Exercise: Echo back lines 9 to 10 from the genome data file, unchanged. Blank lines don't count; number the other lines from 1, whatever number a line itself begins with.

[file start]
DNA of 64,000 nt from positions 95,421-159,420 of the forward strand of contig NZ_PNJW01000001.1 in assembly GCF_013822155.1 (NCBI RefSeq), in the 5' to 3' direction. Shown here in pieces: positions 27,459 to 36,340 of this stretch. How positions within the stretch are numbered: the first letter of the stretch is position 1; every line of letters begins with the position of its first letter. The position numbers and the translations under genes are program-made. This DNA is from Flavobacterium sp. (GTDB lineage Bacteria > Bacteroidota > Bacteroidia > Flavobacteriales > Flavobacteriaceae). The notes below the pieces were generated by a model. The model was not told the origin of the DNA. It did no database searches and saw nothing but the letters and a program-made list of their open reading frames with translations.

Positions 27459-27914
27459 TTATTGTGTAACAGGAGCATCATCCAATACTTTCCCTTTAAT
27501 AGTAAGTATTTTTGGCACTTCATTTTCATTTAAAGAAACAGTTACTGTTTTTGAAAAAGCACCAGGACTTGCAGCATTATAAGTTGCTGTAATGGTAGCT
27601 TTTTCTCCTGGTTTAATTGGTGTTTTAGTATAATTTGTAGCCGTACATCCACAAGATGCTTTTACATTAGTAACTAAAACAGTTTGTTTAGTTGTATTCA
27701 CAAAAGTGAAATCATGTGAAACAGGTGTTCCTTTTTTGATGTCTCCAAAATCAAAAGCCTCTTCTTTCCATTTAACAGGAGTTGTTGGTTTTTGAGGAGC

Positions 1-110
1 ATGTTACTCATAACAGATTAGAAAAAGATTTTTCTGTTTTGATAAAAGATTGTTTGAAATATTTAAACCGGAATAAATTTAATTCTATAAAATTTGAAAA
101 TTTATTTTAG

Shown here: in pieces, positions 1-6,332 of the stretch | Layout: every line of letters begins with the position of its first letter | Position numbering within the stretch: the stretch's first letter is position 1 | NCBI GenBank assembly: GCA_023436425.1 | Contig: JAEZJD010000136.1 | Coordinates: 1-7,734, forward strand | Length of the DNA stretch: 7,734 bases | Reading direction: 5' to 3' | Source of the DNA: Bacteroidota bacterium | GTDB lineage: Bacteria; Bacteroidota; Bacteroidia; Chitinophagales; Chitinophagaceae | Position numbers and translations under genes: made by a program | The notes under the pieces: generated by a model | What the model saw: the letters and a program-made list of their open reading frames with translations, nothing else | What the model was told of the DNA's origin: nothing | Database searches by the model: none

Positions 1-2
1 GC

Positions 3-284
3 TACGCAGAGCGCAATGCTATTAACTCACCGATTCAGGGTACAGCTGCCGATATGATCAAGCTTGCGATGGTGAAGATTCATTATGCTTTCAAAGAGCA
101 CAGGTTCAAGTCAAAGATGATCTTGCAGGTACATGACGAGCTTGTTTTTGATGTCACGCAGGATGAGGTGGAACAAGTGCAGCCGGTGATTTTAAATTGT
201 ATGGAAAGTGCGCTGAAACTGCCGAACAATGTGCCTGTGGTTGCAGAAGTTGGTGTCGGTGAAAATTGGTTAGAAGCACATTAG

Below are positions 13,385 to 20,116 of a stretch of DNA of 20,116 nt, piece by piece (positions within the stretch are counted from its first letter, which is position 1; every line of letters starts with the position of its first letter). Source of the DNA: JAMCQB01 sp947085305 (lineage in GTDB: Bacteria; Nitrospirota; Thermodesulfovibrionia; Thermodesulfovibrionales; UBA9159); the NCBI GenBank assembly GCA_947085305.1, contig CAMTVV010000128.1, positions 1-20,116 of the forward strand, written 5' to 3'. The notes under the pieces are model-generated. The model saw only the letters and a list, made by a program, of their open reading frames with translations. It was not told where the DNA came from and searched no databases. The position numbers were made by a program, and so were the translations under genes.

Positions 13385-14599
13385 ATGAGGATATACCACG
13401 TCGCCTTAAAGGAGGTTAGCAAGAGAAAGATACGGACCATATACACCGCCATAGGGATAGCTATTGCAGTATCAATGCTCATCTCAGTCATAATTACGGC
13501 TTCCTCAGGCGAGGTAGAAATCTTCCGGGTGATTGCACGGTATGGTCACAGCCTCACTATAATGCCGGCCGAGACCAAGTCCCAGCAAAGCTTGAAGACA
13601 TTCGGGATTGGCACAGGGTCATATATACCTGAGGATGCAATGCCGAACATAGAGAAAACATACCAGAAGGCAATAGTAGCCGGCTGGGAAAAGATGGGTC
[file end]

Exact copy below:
101 TTTATTTTAG

Shown here: in pieces, positions 1-6,332 of the stretch | Layout: every line of letters begins with the position of its first letter | Position numbering within the stretch: the stretch's first letter is position 1 | NCBI GenBank assembly: GCA_023436425.1 | Contig: JAEZJD010000136.1 | Coordinates: 1-7,734, forward strand | Length of the DNA stretch: 7,734 bases | Reading direction: 5' to 3' | Source of the DNA: Bacteroidota bacterium | GTDB lineage: Bacteria; Bacteroidota; Bacteroidia; Chitinophagales; Chitinophagaceae | Position numbers and translations under genes: made by a program | The notes under the pieces: generated by a model | What the model saw: the letters and a program-made list of their open reading frames with translations, nothing else | What the model was told of the DNA's origin: nothing | Database searches by the model: none